Six straight days of mass protests have left Egypt in near shambles, as military and police forces continue to clash with opponents of Mubarak’s 30-year rule. Governments are prepping flights for non-Egyptian citizens to leave the country, and Hillary Clinton swept the Sunday talk shows to urge "real democracy" for Egypt. Read the latest news, with photos and video.
International governments are preparing flights to send their citizens out of Egypt after the sixth day of protests and violence created concerns for non-Egyptian citizens. Major airlines such as Lufthansa and Air India are working with the U.S. and Turkey to send aircraft to Cairo and Alexandria. Greece's foreign ministry have at least two military aircraft on standby and Iraq's Prime Minister Nuri al-Maliki sent his presidential plane to pick up Iraqis. Reports of chaos at Cairo's airport claim Egyptians are trying to leave from a number of decreasing flights. The U.S. has stated they will not be using their military to assist in evacuations, but states that flights leaving Cairo will begin on Monday. Companies such as Royal Dutch Shell are also evacuating 60 of their international families.
Meanwhile, Secretary of State Hillary Clinton said on Sunday that she wants Egyptians to have a free and fair election as a result of the anti-government uproar. Clinton reiterated President Obama's statements that support "universal rights" and steps to advance "political reform within Egypt," without mentioning the potential fall of President Hosni Mubarak. While both Clinton and Obama denounced the widespread looting and violence, Clinton applauded the Egyptian military for walking the delicate line between keeping order and protecting protesters' rights. She told ABC News that the White House has not discussed cutting off military aid to Egypt, which is one of the biggest recipients of U.S. military aid. "We always are looking and reviewing our aid but right now we are trying to convey a message that is very clear, that we want to ensure there is no violence and no provocation that result in violence," she said.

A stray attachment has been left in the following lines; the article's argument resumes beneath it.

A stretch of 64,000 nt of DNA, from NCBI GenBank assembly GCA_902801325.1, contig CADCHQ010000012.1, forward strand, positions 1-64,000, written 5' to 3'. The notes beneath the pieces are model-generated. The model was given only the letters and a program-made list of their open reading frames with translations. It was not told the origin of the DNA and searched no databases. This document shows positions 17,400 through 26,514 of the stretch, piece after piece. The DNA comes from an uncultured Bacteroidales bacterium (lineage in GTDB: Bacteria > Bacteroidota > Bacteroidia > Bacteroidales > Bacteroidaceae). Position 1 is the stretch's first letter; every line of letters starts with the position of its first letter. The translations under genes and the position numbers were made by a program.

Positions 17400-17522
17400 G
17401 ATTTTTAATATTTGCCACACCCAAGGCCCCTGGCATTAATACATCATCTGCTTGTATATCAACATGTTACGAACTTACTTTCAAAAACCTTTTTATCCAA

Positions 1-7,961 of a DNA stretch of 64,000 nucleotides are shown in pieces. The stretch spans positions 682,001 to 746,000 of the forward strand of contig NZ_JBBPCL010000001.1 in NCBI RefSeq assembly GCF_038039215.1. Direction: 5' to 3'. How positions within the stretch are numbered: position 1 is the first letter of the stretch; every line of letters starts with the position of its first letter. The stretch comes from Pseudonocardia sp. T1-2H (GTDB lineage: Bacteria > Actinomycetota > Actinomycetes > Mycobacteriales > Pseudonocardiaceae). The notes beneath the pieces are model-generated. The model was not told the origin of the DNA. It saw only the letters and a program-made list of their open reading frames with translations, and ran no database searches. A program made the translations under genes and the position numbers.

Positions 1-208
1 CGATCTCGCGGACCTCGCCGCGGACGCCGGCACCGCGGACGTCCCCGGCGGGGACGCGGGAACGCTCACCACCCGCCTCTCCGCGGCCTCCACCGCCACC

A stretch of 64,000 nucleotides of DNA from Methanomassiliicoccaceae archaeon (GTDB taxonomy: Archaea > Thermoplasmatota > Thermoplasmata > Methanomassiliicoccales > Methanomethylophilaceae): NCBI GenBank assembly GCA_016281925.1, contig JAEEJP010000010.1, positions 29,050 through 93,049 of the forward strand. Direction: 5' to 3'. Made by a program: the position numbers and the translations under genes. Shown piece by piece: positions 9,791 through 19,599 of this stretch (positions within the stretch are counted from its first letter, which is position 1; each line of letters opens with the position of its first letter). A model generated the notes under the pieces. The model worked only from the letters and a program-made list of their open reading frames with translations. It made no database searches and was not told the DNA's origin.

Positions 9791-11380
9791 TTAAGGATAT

Photos: Egypt Protest
Hosni Mubarak tried, but his gestures weren’t enough for Egyptian citizens hungry for change. In the face of persistent mass demonstrations against his government, the 82-year-old president announced on Saturday the appointment of his first-ever vice president, tapping former intelligence chief Omar Suleiman. He also appointed a new prime minister and fired his entire cabinet.
Still, an estimated 50,000 demonstrators continued to converge on the streets across the country, calling for Mubarak’s resignation—and, in some cases, causing violence and looting. In Cairo’s treasured national museum, two protesters broke in and tore the head off of two mummies, damaging 10 more small artifacts until they were taken out and the building was put under military guard. Reports emerged again that the headquarters of Egypt’s ruling party was set on fire. Ursula Lindsey wrote a first-hand account of Cairo protests, describing anti-Mubarak graffiti on the streets and vehicles set on fire. The army, though, was effective at keeping order, and protesters were seen handing water and snacks to soldiers. Hospitals were in chaos, suggesting that death tolls were higher than available estimates. Agence France-Presse reports that at least 102 people have died over the last five days. On Saturday, Egyptian police shot and killed 17 protesters when they tried to break into two police stations in Biba and Nasser City.
Montage of Egypt Protests
Mohamed ElBaradei, the Nobel Laureate and opposition leader who returned to his country during the protests this week, told Al Jazeera in a telephone interview on Saturday that Egypt “is in a state of collapse at the moment.” He continued: “The key reason is that the president of the state, President Hosni Mubarak, is not heeding the call of the people, he is not willing to listen to the people.” ElBaradei was placed under house arrest on Friday. Read his manifesto for change in Egypt, written exclusively for The Daily Beast and Newsweek.
Back in D.C., Obama and his White House team were desperately struggling to calibrate their response. From officials' initial buoyant optimism and behind-the-scenes diplomatic maneuvers to the swift judgment call that Egyptian President Hosni Mubarak's speech required President Obama's response, John Barry reports on the administration's decision-making during the gathering storm.
Military prevents confrontation between protesters and police in Cairo.